They're ungainly and won't win any prizes for speed, but fat bikes are growing in popularity.
With their cartoonishly big tires, they've become a favorite of winter cycling enthusiasts. But as fat bikes proliferate over the frozen landscape, cyclists are running into conflicts with other trail users — especially snowmobilers.
Duluth has an extensive network of single-track mountain biking trails. But during the winter, when there is deep snow, there are few trails for fat bikers to ride.
Because the balloon-like tires of their bikes sink in deep snow, riders need groomed trails.
• Photos: Fat bikers look for a winter trail
Snowmobilers, on the other hand, have developed 21,000 miles of "grants-in-aid trails" across the state. They gain permission from landowners, and pay to groom and maintain them.
The snowmobile trails are illegal for fat bikes, but tempting to their riders.
So before another winter storm blew in Thursday night, Todd McFadden and Chris White got in a fat bike ride along Amity Creek in Duluth.
Their four-inch-wide tires crunched over a packed-down trail that winds through pine trees and crosses stone bridges over the meandering creek.
"We're riding the snowmobile trails because that's all we've got to ride," said McFadden, who bought his first fat bike about six years ago.
Fat bikes are now allowed on some of those trails, but not on grants-in-aid trails like the one they rode Thursday.
"That trail right now, is perfect for riding a fat bike. Our single track trail down here, you can't get on it," he said. "So these few hundred people in town with fat bikes, the weather's nice, good temp, you know where they're going to go."
The attraction snowmobile trails hold for fat bikers is starting to cause problems between them and snowmobilers, said Greg Sorenson, regional director of the Minnesota United Snowmobilers Association.
Sorenson, of Proctor, Minn., said tensions surfaced last week, when several snowmobilers came across a group of fat bike riders.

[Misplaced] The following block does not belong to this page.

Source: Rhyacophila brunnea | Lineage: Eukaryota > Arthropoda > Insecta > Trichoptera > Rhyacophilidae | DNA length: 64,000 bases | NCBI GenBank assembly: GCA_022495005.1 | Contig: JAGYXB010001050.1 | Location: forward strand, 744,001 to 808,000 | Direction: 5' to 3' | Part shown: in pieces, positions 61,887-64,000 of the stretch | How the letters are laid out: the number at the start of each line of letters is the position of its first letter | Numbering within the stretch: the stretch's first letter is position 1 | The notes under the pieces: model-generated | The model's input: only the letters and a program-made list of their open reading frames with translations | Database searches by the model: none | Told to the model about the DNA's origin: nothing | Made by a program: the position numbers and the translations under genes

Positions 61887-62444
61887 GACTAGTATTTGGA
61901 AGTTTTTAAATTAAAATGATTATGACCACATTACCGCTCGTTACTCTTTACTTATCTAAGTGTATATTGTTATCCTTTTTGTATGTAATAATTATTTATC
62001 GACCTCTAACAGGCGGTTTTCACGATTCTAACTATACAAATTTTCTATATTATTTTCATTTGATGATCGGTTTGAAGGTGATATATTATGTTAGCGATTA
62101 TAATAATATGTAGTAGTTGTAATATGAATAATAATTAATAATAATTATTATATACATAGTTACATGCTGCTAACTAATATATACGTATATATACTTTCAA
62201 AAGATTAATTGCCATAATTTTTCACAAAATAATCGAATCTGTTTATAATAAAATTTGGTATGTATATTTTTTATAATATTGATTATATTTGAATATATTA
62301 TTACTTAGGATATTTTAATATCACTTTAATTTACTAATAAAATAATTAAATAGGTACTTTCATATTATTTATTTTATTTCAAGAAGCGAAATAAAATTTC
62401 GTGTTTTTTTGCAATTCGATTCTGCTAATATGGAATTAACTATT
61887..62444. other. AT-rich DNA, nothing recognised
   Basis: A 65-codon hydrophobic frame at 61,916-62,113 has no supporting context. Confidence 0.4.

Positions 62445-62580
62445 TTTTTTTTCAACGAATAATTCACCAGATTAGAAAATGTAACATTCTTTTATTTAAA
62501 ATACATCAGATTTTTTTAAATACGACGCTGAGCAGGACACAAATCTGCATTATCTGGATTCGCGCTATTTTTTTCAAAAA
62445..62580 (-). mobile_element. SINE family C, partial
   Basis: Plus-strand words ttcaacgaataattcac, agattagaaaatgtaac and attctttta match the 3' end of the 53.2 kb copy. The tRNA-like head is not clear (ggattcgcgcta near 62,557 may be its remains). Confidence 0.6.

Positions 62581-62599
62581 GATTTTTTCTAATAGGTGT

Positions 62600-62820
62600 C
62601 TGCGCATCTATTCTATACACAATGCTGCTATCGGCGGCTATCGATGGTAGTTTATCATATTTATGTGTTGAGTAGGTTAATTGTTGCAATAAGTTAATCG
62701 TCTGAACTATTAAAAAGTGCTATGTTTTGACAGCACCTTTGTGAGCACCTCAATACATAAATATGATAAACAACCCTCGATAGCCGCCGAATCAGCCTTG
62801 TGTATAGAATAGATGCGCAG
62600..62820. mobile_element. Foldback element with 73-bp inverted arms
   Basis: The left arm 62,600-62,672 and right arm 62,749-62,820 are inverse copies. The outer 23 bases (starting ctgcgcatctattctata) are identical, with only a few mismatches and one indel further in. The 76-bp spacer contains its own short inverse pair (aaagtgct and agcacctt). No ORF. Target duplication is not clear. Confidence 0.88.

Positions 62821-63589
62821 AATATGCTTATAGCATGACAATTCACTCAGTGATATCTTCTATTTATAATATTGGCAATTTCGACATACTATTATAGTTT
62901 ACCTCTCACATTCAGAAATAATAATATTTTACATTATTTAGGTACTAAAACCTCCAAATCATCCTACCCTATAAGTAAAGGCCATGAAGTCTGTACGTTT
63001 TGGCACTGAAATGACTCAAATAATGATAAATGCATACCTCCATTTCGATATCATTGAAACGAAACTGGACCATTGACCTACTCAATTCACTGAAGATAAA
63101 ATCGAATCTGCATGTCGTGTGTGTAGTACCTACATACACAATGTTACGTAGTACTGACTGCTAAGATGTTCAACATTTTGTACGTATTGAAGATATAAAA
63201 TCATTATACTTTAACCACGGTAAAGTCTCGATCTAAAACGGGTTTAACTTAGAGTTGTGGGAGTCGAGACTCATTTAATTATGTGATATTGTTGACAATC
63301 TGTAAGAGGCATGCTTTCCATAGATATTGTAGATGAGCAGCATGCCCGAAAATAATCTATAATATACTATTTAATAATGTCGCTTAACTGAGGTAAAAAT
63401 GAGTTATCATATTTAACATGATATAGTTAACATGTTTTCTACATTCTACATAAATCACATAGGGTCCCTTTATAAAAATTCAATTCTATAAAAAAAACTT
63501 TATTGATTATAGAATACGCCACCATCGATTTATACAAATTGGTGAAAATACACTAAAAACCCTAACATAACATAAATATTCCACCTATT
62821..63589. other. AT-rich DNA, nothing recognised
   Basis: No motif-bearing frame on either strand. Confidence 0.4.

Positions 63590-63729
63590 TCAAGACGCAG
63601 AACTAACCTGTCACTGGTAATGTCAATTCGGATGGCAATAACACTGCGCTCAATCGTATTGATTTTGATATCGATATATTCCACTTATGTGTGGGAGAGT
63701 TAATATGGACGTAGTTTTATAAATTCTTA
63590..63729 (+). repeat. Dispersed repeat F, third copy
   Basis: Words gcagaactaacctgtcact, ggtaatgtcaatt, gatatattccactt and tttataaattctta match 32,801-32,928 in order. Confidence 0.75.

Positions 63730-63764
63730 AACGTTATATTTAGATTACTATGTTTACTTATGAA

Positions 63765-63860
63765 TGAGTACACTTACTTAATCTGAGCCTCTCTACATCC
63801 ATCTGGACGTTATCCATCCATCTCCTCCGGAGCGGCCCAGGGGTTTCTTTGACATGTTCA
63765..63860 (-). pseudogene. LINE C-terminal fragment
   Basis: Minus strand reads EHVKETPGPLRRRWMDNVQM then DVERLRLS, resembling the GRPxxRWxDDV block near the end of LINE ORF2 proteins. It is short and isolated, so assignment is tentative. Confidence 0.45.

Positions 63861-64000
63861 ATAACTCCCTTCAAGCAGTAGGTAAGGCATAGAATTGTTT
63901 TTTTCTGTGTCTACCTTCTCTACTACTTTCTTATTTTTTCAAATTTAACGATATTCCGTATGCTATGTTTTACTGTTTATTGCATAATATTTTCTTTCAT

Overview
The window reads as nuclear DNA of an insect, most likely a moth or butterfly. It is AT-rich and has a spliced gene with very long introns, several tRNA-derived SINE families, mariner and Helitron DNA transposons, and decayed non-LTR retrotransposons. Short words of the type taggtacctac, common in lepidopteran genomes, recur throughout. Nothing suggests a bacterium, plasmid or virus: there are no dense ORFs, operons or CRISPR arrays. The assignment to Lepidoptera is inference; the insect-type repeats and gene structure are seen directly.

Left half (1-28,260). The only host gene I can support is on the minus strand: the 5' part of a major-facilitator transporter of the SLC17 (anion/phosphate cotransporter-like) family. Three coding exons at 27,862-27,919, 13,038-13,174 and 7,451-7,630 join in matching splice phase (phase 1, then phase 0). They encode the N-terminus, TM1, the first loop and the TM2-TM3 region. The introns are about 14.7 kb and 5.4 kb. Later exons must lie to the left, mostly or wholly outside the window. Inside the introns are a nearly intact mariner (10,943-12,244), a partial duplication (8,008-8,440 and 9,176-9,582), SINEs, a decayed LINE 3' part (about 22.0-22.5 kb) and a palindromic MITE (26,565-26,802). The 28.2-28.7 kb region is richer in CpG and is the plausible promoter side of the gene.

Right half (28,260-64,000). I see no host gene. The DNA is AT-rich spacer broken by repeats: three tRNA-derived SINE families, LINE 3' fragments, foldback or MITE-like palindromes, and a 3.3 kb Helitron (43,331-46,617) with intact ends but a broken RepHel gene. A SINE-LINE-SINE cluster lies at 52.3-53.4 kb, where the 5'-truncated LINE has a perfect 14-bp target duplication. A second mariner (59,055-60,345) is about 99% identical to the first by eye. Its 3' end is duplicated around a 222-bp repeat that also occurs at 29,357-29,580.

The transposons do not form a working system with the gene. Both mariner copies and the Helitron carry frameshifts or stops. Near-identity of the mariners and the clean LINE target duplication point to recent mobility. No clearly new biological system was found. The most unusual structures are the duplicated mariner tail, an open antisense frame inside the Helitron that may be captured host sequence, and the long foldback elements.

"They were given the middle finger salute by four of them, and all the snowmobilers were doing were snowmobiling on a trail that's built, maintained and groomed by snowmobilers out of their registration fee," he said.
The solution to such discord, Sorenson said, is to move fat bikes to different trails.
"It's no different than cross country skiers," he said. "They have their own trail system so they're not in conflict with snowmobilers that are traveling much faster."
Most cyclists agree, said Duluth rider Chris White.
"Bikes don't really belong with sleds on the same trails," White said. "Fat bikers are going to have to start to groom their own trails in different places."
To do so, they will have to organize volunteers and pay for trail maintenance, much like snowmobilers.
That's starting to happen. Mountain bikers in the Twin Cities pack down 65 miles of single track trails with groomers they've rigged up behind motorbikes and snowmobiles.
Others are also responding to the growing demand. Giants Ridge Golf and Ski Resort in Biwabik recently became the first ski area in the state to allow fat bikes on groomed cross country ski trails.
John Filander, director of winter recreation for Giants Ridge, said the decision upset some skiers, including his wife.
"She was concerned about the speed, [until] she saw, basically, fat bike speed is about the same as a skate skier on the trail, and if the conditions are such, that the skate surface is firm, fat bikes leave hardly a mark," he said.
Fat bike trails also could provide a potential new revenue stream for such areas, especially during winters with poor snow conditions.
The state Department of Natural Resources has identified some trails where fat bikers can ride, including 10 miles of groomed single track at the Cuyuna County State Recreation area near Brainerd.
But the department is discouraging fat bike use on the roughly 1,000 miles of state motorized trails, like the Munger Trail connecting Duluth and Hinckley. Although fat bikes are allowed there, they create a safety concern, said Pat Arndt, communications and outreach manager for the department's Division of Parks and Trails.
"Snowmobiles have gotten quieter over the years, and if you've got the wind from the wrong direction, and they're going anywhere up to 50 miles per hour on a trail, that is just not necessarily a safe place to be," he said.
Arndt said the agency is trying to figure out where cyclists want to go, and how the state can best accommodate them.
In the 1980s, when mountain biking first became popular, bikers zooming around curves angered hikers and horseback riders. With fat bike popularity now exploding, enthusiasts like Gary Sjoquist, advocacy director for Bloomington-based Quality Bicycle Products, are trying to develop more places to ride to prevent those conflicts.
"How about a pilot program in a state park, where we can build a fat bike trail?" he asked. "Or can we find an instance where we can find a shared use with a groomed Nordic ski trail, so people can see, it's not going to screw up the trail; they really can coexist."
Quality Bicycle Products developed the first fat bike about 10 years ago. Most of the 20,000 fat bikes in existence today are made by the company under its Surly and Salsa brands. With even Walmart selling a $200 fat bike, Sjoquist said it isn't some fad — the fat bike phenomenon is here to stay.